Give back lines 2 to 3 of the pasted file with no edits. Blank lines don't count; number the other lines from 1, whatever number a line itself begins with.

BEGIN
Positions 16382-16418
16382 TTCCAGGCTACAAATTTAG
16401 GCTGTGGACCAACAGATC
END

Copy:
16382 TTCCAGGCTACAAATTTAG
16401 GCTGTGGACCAACAGATC